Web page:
The Clinical-Translational Seminar Series -Dr. George Dimopoulos

"Basically, no one had published on the circadian biology of the mosquito for a very long time. Finally, Dr. Dimopolous published his paper on photic inhibition of blood-feeding in Anapheles gambiae. This paper was crucial to my own research. Dr. Dimopoulos' work and generous advice to me over the years was really valuable to my project and eventual publication with Dr. Duffield."

-- Sam Rund, Ph.D. Cand. in Biology at Notre Dame

(Above: George Dimopoulos and Samuel Rund . Photo: C. Stackowicz, 2012)

October 26, 2012. Dr. George Dimopoulos presented his cutting-edge seminar for CRND to a delighted gathering of faculty and students whose research is focused in infectious diseases and global health. Dr. Dimopoulos's discoveries in vector control at Johns Hopkins Malaria Research Institute are very exciting because of their potential to use the mosquito's own immune system and gut microflora as means of attenuating its transmission of deadly diseases, namely malaria and dengue fever.

Dr. Dimopoulos began with maps. The first illustrated the gradual contraction of malaria endemic areas around the world. Dimopoulos pointed out the key role targeting the vector had played in elimination over 100 years. In the second illustration, Dimopoulos described the emerging growth pattern of dengue fever. According to Dimopoulos, his group works on understanding the processes of infection and immune response to both diseases, in projects that are distinct, but synergistically related. The synergy arises in the broadening of the overall knowledge about the biological processes comprising the mosquito's defense against pathogens, the understanding its genetic structures, and the development of specialized tools that serve a variety of purposes.

Dimopoulos' lab has made significant progress utilizing advanced gene expression analysis methods and technology to analyze the mosquito's functional genomics and characterize pathways, which regulate immune response and resistance to infection. In fact, the Dimopoulos group's project page reports "the first full genome microarrays for Anopheles gambiae, Aedes aegypti, Culex pipiens and Plasmodium berghei" were developed by his lab.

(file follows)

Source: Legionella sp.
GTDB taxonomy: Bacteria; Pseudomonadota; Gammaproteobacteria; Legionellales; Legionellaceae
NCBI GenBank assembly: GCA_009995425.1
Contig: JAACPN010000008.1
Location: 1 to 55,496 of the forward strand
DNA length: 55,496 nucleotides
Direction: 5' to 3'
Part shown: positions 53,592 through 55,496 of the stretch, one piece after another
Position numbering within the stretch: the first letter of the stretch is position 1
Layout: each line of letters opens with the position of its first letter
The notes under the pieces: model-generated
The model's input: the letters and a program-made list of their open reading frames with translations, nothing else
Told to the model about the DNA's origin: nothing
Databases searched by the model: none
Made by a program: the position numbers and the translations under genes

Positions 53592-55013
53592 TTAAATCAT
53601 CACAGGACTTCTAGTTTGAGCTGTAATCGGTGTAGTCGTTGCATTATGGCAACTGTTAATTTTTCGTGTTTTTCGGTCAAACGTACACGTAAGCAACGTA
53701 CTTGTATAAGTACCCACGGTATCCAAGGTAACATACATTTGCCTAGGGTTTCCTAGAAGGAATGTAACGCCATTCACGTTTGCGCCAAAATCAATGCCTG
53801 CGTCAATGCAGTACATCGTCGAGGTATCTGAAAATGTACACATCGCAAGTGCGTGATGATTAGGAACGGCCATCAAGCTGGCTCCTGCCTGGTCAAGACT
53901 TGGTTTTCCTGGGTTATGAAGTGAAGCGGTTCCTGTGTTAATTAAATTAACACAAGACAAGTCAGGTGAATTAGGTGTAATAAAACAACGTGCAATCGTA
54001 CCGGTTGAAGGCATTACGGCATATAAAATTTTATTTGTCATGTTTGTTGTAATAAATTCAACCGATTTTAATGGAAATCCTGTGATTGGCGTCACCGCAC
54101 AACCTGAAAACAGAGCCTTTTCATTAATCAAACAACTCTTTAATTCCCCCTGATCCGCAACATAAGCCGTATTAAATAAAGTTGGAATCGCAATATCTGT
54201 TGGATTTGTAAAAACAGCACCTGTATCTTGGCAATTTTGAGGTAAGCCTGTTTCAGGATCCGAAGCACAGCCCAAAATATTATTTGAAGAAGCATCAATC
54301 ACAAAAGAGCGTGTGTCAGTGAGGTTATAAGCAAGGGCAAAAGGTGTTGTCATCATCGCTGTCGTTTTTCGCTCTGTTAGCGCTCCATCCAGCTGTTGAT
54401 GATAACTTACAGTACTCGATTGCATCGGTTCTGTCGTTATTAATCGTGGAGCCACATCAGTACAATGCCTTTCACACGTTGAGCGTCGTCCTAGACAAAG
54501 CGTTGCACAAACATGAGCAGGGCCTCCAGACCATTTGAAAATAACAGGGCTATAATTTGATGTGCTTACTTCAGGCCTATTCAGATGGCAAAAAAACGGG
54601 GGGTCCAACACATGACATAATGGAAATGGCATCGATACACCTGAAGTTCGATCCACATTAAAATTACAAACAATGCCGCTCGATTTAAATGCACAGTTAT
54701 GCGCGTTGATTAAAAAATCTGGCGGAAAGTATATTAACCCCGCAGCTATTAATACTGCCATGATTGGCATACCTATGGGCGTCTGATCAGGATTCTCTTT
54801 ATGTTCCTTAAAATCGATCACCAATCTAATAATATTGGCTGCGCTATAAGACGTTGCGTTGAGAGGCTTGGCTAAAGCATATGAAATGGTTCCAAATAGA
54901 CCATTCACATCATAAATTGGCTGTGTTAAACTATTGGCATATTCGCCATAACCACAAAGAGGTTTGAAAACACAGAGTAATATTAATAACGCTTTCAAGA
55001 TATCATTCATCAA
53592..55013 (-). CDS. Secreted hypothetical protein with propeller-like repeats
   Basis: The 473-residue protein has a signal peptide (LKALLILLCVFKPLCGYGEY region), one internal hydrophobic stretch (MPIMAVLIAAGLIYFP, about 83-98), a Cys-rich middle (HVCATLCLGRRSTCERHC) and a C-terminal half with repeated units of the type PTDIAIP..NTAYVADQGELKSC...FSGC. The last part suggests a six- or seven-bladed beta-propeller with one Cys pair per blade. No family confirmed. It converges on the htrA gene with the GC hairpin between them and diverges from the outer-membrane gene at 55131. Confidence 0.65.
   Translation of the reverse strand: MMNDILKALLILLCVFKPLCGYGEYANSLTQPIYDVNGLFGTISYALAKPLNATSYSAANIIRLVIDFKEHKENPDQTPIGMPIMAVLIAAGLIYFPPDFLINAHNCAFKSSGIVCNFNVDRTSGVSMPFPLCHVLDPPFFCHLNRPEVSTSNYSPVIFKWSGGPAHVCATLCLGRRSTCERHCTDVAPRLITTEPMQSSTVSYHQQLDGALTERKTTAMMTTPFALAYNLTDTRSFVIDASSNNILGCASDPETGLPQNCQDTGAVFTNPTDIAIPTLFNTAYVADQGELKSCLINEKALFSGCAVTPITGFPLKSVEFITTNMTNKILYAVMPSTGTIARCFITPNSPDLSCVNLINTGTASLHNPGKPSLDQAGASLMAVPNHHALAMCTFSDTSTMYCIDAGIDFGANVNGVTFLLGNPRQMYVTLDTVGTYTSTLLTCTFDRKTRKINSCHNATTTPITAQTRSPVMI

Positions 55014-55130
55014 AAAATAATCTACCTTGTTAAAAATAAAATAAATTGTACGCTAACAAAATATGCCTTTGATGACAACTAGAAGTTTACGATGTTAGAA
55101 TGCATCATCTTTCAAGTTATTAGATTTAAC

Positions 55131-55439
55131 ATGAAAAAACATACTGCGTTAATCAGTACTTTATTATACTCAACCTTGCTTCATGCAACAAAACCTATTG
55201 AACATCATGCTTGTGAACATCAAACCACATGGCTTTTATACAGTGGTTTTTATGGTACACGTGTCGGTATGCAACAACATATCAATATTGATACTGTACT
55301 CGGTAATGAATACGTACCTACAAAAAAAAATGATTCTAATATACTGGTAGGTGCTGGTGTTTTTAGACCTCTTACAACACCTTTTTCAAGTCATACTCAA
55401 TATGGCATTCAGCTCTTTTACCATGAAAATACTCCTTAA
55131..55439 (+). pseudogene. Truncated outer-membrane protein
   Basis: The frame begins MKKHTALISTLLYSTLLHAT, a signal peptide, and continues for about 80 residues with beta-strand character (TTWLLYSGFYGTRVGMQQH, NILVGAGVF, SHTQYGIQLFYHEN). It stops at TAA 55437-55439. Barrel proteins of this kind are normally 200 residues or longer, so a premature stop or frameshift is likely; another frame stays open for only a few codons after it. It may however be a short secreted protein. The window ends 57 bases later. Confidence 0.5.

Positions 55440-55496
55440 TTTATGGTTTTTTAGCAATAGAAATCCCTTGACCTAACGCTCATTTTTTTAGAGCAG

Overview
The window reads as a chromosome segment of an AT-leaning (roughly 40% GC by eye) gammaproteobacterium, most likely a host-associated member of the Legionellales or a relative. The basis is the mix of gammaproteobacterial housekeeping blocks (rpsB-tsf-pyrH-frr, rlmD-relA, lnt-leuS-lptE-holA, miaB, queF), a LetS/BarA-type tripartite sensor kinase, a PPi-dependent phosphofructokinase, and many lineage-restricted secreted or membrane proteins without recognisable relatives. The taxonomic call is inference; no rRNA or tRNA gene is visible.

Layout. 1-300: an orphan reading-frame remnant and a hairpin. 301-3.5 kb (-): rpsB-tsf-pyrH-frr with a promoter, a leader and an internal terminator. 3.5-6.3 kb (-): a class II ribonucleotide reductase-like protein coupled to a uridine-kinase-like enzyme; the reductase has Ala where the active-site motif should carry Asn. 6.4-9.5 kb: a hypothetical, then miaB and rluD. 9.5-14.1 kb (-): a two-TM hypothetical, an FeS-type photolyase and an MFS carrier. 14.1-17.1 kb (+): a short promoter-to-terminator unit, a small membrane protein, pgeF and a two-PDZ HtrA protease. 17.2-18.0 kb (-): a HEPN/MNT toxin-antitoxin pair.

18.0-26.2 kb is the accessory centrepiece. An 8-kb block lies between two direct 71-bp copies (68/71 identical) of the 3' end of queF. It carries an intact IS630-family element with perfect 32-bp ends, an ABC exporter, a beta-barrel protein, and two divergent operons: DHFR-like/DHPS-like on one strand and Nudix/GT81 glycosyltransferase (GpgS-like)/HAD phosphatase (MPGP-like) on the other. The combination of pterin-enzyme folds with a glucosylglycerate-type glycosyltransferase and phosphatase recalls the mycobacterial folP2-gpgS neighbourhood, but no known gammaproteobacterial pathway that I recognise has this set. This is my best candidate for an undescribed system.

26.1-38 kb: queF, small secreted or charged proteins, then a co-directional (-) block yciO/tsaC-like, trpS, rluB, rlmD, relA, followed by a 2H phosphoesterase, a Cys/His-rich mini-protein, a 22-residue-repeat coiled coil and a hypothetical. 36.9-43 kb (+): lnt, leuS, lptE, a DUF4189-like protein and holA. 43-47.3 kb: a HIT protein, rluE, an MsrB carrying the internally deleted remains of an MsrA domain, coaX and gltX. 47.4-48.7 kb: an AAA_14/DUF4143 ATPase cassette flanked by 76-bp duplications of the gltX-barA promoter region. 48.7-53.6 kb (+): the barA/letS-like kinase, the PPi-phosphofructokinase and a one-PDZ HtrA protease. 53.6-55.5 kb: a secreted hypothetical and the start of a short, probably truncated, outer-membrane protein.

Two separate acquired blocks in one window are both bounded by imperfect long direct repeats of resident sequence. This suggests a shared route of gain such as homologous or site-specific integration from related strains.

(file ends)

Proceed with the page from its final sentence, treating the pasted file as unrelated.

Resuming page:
Dimopoulos' discussion of the role of mosquito's own innate immune system, which has evolved to protect it from the malaria parasites it ingests while feeding, summarized a number of experiments leading to the characterization of the "Imd pathway." This pathway plays a crucial role in mediating the mosquito's biological ability to fight off infection. The Dimopoulos Lab's success in describing the progressive immunological responses of the mosquito at the level specific genetic transcriptions is a powerful advance towards gene-based interventions. These interventions will eventually assist the mosquito in resisting infection and consequently reduce it's transmission of the disease to humans. Dimopoulos is careful to underline that the current approach his research aims at is a kind of genetic jumpstart of an existing immune response against the infection based on the mosquito's innate characteristics. The idea, according to Dimopoulos, is to "make the gene turn on earlier" in the infection response and to "not introduce something new."

A key finding of the Dimopoulos group is that specific microflora in the mosquito's gut are critical to its defense against parasitic invasion and the production of sporozoites. It is these sporozoites that infect the salivary glands of the insect and eventually find their way into new hosts when the mosquito feeds.

Visit the Dimopoulos groups project page to read about their advances in vector control research, many of which were described by Dr. Dimopoulos in his brilliantly accessible presentation. Indeed, a number of international students and researchers commented with pleasure on how easy it was to follow Dimopoulos's comprehensive and detailed exposition. In the words of Leonardo DaVinci: “Simplicity is the ultimate sophistication.”

George Dimopoulos, Ph.D., M.B.A. is a Professor in the Department of Molecular Microbiology and Immunology at Johns Hopkins University. He is also the Director of the Parasitology Core Facility and Deputy Director of the Malaria Research Institute, which are part of Hopkins' Bloomberg School of Public Health.

- Building Discovery In Vector Control -

Rund SS, Hou TY, Ward SM, Collins FH, and Duffield GE. (2011). Genome-wide profiling of diel and circadian gene expression in the malaria vector Anopheles gambiae. Proc Natl Acad Sci USA. 2011 Aug9; 108(32):E421-30.

Das, S., and Dimopolous G. (2008). Molecular analysis of photic inhibition of blood-feeding in Anopheles gambiae. BMC Physiology 16; 8(1):23.

 

 

 

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